Business, based on growth, loves the ideas of a circular economy and recycling because both promote more -- more consumption, more material stuff, more growth -- but may keep us on track to unsustainability, global warming, plastic, etc.
I'm a big fan of increasing efficiency, but recognize that it is not the same as decreasing total waste. You can make a system more efficient while increasing total waste.
The city of Charlotte contacted me about their Envision Charlotte program, which is one of the larger and more public American environmental initiatives.
I told them I'm cautiously optimistic and can't tell if what they're doing in the long run will decrease total waste. I'm not saying it won't but since few people get the difference between efficiency and total waste, few people are working on reducing total waste. I can't tell their focus from the outside.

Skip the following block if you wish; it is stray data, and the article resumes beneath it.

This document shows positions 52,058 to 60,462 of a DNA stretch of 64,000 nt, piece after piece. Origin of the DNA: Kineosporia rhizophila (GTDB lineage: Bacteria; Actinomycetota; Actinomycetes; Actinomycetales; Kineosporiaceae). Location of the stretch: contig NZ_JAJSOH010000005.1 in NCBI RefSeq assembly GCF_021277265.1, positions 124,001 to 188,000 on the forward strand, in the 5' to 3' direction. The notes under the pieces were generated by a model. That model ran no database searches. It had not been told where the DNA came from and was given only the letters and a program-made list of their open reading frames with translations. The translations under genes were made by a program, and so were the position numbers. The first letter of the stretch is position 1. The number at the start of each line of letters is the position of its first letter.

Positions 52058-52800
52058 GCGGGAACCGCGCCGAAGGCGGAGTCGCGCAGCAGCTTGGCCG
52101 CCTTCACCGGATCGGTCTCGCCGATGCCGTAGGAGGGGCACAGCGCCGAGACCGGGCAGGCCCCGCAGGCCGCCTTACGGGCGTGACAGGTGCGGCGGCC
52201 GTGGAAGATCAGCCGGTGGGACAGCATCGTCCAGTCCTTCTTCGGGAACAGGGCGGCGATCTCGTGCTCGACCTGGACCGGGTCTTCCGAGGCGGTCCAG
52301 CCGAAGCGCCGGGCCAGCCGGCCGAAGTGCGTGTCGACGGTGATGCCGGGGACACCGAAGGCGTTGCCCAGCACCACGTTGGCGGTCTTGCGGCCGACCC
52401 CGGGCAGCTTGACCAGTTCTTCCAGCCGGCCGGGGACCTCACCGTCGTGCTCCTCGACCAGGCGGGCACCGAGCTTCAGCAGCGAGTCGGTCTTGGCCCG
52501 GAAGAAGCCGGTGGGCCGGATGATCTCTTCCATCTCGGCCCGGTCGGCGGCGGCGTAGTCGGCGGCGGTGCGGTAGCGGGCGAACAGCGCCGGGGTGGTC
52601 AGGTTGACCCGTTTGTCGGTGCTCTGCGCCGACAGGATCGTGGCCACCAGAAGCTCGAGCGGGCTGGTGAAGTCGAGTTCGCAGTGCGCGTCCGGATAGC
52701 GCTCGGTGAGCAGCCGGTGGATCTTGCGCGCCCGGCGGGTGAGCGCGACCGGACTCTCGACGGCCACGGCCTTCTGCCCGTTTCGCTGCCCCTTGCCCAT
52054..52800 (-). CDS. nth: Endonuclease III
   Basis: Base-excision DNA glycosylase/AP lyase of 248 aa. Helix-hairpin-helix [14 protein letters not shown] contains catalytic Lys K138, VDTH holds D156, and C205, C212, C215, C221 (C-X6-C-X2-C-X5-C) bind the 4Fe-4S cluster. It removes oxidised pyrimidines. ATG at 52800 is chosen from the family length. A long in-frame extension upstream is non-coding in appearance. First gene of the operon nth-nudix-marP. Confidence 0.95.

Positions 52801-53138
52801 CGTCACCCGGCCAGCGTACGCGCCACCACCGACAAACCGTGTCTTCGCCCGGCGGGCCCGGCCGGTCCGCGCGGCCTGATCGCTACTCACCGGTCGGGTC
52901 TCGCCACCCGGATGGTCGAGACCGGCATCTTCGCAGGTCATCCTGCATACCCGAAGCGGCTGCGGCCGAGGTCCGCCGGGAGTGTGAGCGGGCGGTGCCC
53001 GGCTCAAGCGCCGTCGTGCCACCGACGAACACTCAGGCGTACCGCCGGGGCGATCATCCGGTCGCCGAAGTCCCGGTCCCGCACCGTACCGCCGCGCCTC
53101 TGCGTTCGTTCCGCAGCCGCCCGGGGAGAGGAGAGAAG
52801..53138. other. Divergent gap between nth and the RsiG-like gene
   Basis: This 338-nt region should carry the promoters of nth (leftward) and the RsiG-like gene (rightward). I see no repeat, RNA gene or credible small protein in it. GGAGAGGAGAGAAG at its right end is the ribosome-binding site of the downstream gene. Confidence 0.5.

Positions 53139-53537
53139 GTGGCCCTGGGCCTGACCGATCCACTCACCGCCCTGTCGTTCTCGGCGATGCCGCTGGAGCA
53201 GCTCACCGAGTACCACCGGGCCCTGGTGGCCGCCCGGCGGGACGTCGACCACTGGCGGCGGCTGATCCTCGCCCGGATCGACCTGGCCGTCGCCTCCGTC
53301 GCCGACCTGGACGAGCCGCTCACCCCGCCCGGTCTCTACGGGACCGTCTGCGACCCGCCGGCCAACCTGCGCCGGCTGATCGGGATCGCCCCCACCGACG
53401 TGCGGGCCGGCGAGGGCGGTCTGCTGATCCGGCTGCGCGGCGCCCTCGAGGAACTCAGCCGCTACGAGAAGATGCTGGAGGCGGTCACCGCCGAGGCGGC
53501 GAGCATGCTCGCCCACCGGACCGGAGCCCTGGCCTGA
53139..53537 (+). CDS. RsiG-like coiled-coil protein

They put me in touch with Amy Aussieker, their Executive Director, and we had a fantastic first conversation where I said the above and she was game for recording a conversation here. I admire her putting herself out there publicly.
You'll hear my first time challenging someone on these issues. I'm not sure where it will go, but I appreciate her openness and thoughtfulness. I hope I balanced my competing interests for the listener.
With some guests I have a hard time finding a quote to start the episode with. With Anand, I had the opposite -- at least half of what he said wowed me.